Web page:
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Abuse only thrives in silence – so let’s talk about it

Over the next few weeks we’ll be shining a light on domestic abuse.  We’ll be sharing the stories of those who have been victims of domestic abuse and finding out to best support friends or family who may be affected.

We begin with a look at coercive control which as of December 2015 became recognised as a domestic violence offence. 

Coercive control is when a person repeatedly behaves in a way which makes someone feel controlled, dependent, isolated or scared.  Controlling what their partner wears, sees, eats or spends are all behaviours that can form part of a pattern that builds up to coercive control and strips away victims' self -confidence.

Over the past 12 months occurrences of coercive control have doubled in the force area however this type of abuse can be difficult to spot, even by the victim.

It often happens over many years, with the victim slowly being stripped of their self-confidence.

They may even lose a sense of what is ‘normal’ in a relationship.  Part of the abuse can also mean that they have become isolated from friends and family which can make it even more difficult for them to reach out to someone for help.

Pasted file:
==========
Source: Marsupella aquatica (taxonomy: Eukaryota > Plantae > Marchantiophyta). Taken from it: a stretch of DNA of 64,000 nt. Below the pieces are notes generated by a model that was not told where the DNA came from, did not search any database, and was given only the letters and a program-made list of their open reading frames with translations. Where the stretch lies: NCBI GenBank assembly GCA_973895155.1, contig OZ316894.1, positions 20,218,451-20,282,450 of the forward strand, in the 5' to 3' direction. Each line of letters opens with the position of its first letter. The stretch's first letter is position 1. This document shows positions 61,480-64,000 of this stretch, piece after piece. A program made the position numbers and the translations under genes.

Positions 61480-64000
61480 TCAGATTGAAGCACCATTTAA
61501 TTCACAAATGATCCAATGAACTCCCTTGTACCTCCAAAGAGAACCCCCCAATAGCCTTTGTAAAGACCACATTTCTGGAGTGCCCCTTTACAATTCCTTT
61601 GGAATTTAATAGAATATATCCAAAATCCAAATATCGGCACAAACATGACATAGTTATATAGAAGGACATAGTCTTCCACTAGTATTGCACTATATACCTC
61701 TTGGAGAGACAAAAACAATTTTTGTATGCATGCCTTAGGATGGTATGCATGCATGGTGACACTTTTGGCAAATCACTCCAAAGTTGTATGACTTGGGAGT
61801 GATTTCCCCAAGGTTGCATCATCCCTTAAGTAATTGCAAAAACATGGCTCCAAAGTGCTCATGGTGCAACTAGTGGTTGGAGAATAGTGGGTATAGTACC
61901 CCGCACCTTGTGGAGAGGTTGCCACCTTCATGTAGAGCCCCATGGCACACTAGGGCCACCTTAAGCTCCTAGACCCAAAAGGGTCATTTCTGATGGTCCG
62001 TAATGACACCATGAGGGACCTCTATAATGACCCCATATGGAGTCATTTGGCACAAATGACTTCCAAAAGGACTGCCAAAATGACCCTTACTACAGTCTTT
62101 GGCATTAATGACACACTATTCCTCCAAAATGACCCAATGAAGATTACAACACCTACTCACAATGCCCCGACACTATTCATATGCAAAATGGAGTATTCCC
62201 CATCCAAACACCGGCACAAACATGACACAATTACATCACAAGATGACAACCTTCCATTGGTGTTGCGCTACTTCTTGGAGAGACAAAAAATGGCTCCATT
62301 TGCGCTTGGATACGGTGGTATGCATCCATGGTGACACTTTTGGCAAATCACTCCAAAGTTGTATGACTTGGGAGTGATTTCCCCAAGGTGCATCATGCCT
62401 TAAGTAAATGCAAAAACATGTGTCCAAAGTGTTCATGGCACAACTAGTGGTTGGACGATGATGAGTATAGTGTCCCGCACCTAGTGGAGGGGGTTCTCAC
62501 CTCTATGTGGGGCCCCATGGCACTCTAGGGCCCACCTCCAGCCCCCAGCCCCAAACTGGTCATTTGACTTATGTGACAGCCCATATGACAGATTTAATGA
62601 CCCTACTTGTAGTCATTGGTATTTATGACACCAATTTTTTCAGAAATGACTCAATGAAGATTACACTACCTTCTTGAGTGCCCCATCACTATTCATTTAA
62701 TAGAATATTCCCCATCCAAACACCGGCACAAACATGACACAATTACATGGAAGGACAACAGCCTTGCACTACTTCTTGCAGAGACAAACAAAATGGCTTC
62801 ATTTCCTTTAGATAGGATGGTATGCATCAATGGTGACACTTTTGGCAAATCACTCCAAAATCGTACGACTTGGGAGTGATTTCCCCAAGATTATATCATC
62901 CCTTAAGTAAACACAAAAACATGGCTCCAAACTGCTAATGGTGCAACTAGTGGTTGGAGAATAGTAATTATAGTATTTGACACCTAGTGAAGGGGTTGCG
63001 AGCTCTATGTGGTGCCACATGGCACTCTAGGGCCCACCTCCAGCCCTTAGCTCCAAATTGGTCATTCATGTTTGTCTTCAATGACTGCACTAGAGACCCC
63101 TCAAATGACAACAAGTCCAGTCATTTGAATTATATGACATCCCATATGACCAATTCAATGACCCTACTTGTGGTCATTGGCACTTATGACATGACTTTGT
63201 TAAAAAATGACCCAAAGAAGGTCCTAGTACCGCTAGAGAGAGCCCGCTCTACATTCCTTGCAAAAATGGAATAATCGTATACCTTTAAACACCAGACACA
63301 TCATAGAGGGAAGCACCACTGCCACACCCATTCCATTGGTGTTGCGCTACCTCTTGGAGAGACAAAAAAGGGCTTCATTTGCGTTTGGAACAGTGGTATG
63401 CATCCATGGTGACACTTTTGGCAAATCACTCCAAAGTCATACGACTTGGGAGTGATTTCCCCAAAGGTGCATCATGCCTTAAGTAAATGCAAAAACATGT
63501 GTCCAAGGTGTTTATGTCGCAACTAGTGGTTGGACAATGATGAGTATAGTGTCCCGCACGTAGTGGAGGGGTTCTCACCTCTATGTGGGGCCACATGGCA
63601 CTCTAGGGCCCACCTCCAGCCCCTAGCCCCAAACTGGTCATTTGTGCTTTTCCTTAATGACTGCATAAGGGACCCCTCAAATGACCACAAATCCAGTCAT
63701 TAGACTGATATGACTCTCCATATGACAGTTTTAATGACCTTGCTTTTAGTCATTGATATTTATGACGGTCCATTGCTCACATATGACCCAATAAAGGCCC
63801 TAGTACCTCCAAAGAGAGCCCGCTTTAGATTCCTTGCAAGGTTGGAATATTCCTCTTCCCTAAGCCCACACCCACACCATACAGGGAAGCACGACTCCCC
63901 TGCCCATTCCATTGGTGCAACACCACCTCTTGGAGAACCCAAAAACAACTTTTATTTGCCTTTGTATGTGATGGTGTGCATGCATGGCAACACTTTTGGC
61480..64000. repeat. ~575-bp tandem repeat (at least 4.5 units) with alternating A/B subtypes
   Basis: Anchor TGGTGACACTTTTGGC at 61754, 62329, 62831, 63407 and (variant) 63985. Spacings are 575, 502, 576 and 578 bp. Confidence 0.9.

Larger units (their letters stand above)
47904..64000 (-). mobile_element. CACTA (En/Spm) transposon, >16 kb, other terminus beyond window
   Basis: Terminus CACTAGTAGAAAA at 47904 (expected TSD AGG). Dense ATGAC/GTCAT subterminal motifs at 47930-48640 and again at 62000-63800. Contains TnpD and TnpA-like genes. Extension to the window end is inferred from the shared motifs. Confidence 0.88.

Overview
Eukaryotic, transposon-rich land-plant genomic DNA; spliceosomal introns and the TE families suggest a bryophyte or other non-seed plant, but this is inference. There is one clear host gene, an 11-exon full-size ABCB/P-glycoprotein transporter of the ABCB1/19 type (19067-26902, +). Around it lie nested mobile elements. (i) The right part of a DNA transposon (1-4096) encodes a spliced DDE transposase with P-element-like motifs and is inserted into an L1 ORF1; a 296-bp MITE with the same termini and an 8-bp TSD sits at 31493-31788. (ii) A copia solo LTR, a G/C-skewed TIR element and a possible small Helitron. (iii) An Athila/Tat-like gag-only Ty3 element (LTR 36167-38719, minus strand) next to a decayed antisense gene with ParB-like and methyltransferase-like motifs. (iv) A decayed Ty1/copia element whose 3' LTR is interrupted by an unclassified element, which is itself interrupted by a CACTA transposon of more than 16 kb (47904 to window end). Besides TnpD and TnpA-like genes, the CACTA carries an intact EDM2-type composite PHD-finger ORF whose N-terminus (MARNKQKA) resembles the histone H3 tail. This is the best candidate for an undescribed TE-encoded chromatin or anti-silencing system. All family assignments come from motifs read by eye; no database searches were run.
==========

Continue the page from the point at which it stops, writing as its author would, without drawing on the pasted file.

Chlo, a victim of coercive control, said; ““…He just took up all my time…. I was on my phone every second waiting for a text from him cos if I didn’t reply straight away he might completely lose his temper at me again.

“He never wanted to hang around with my friends and when we met he wanted it to be just me and him so I think the nature of the relationship made me quite isolated from my friends as well…..”

Although the majority of are women there is no typical domestic abuse victim. It can happen regardless of age, career, class, disability, gender, sexuality, race or religion.

Stonewall's research shows that one in four lesbian and bisexual women have experienced domestic abuse in a relationship. Two thirds of those say the perpetrator was a woman, a third a man.

Almost half (49%) of all gay and bisexual men have experienced at least one incident of domestic abuse from a family member or partner since the age of 16.

Marie Wright “Awareness and understanding of this type of abuse is growing, illustrated by the steady increase in the number of people coming forward to report this crime but there is still a long way to go.  It can be difficult to spot, and can be even more difficult to encourage victims to come forward for support.  We hope that by highlighting the signs and letting people know what help is available we’ll reach people who are

What does coercive control look like:

  • Unreasonable demands: Often followed up by threats, pressure or physical restraint if you don't agree to them.
  • Name–calling, or bullying behaviour: This could include buying clothes that are purposefully too small for you to 'diet' into, or constant belittling behaviour in front of your friends, designed to make you feel worthless.